• by v1 (525388)

        oh that is good to know. I was going to ask around for jukebox software recommendations, but if front row works, that's just fine.

        I wonder when Disk Utility will support burning VIDEO_TS folders?

        • Re: (Score:2, Informative)

          by greed (112493)

          If you're willing to drive a commandline, you can use mkisofs to make an ISO out of that VIDEO_TS folder. Er, and install cdrtools either yourself, through fink, or through the other open-source repository thing that isn't fink but I don't use 'cause I already learned fink by the time it came around.

          % ls -F MyDVD
          AUDIO_TS/
          VIDEO_TS/
          % mkisofs -dvd-video -o MyDVD.iso MyDVD

          Pretty sure that's all that's needed. Now you can burn with cdrecord or DiskUtility.

          I'm NOT sure about getting usable dual-layer ISOs out o

    • by zaren (204877)

      "One" step process for me.

      Fast DVD Copy to re-compile DVD and burn it to another DVD with my Mac. I only have a single-layer burner, so I get to walk through and de-select content like foreign language audio (like I can speak French!) to make some discs fit, but there's still things shipping these days on single-sided media that will fit with no re-compression.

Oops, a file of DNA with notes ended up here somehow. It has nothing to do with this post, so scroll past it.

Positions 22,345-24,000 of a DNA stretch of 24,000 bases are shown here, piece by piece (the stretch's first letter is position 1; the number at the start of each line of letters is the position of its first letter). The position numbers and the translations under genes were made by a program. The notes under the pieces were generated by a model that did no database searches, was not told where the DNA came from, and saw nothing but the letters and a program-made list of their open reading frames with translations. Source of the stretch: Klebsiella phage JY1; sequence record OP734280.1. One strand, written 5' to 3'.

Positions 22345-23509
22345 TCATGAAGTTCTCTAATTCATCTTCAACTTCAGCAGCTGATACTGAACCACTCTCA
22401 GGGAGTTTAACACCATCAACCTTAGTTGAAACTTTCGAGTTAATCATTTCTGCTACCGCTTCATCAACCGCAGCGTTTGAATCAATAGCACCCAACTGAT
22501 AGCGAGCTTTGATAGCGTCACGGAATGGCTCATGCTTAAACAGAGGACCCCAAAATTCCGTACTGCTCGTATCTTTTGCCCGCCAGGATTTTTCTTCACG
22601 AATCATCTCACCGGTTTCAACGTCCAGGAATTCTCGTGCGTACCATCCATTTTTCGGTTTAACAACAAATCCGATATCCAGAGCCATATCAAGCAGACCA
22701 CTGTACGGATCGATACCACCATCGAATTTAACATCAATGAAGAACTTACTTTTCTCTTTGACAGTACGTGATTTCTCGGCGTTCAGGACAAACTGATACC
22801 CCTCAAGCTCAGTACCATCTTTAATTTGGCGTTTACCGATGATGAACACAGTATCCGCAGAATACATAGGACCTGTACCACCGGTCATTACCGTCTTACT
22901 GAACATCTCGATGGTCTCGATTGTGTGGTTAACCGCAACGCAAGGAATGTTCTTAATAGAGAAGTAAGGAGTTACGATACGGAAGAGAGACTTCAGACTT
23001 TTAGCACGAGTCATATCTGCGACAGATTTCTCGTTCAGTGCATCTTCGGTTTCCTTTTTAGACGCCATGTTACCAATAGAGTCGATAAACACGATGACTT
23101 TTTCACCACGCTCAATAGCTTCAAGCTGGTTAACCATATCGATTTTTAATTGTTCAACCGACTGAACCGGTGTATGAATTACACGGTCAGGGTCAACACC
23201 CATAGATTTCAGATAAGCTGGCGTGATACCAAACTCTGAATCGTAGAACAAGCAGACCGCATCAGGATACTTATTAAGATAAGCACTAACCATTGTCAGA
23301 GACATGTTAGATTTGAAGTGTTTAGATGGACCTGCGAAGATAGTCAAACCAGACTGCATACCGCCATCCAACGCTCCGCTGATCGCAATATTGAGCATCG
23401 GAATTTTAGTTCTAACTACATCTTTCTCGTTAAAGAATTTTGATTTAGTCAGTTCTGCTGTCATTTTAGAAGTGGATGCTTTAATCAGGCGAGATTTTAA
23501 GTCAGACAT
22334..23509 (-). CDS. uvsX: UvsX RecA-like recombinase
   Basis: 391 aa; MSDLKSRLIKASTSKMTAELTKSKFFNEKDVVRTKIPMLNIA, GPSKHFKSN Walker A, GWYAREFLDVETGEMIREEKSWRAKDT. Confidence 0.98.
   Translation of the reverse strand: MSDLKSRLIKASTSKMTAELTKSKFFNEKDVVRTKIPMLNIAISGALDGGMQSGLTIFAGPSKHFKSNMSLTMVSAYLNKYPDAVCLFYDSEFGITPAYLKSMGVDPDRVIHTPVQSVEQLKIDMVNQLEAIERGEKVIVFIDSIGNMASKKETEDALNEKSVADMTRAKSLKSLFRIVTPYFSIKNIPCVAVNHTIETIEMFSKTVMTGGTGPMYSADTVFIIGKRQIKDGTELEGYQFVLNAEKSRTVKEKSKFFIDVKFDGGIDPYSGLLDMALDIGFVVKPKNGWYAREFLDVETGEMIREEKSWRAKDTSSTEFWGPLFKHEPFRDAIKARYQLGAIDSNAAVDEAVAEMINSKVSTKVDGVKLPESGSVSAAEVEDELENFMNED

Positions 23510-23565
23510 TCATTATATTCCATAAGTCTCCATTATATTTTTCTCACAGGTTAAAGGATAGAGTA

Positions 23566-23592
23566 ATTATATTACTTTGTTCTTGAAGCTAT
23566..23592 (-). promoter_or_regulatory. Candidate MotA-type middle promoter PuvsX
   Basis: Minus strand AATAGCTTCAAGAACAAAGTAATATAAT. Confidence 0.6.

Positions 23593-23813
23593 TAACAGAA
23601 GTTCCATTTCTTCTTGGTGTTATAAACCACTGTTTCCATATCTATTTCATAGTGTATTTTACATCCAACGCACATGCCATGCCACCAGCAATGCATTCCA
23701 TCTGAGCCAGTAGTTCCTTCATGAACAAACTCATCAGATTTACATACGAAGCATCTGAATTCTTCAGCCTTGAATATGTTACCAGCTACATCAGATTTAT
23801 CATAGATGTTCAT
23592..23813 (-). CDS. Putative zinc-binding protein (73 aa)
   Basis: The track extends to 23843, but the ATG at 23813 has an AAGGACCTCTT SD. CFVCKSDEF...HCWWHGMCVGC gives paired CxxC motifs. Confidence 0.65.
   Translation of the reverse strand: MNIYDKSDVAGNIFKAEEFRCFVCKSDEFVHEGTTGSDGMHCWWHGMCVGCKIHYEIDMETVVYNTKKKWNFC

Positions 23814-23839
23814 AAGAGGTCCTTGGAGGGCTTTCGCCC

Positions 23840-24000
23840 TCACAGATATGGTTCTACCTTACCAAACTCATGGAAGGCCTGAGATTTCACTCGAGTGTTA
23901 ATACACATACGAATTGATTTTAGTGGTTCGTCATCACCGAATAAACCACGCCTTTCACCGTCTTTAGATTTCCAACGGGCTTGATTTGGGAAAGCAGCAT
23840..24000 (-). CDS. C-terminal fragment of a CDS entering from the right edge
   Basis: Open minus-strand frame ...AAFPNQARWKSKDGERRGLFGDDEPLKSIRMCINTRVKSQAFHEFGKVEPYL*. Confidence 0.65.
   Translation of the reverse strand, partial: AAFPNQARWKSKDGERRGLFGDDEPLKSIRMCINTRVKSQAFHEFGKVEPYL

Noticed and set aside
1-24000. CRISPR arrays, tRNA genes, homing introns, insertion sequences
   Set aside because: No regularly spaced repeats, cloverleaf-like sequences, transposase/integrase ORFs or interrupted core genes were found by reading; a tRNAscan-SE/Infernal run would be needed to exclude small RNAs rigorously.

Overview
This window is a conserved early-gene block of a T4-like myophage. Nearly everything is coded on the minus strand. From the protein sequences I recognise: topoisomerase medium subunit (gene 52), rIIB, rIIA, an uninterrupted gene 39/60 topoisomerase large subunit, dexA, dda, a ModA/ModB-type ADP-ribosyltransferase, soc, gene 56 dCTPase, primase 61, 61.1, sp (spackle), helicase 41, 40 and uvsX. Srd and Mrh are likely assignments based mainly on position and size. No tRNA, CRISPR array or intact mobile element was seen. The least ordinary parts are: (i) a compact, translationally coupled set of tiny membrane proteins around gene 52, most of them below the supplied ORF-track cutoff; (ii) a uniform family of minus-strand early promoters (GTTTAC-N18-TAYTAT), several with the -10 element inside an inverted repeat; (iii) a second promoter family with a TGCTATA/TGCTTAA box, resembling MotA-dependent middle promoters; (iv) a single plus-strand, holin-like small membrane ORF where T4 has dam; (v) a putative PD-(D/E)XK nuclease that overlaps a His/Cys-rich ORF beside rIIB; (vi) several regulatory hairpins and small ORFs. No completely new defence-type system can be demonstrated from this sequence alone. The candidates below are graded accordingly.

This is how I protect the investment I make on the DVDs I buy for the kids - make a backup, give the kids the backup, hide the original. When the bac

    • Re: (Score:3, Insightful)

      by MojoStan (776183)

      TOTALLY worthless

      Two step process for me. Mac The Ripper to decrypt/rip the entire DVD (menus and all) to a VIDEO_TS folder on my hard drive.

      Who on earth would pay for REALcrap?

      Maybe those that think that, unlike Mac the Ripper, REALcrap is "legal" software from a legitimate company? TFA [nytimes.com] even mentions Mac the Ripper and calls it "illegal":

      • "Since then, anyone who wanted to make a backup copy of his "Star Wars" or "Lost" DVDs had to turn to free but illegal programs on the Web, with names like Handbrake and Mac the Ripper. These programs are hard to legally stop because they have many creators who are typically overseas and have few resources. They are used mostly by sophisticated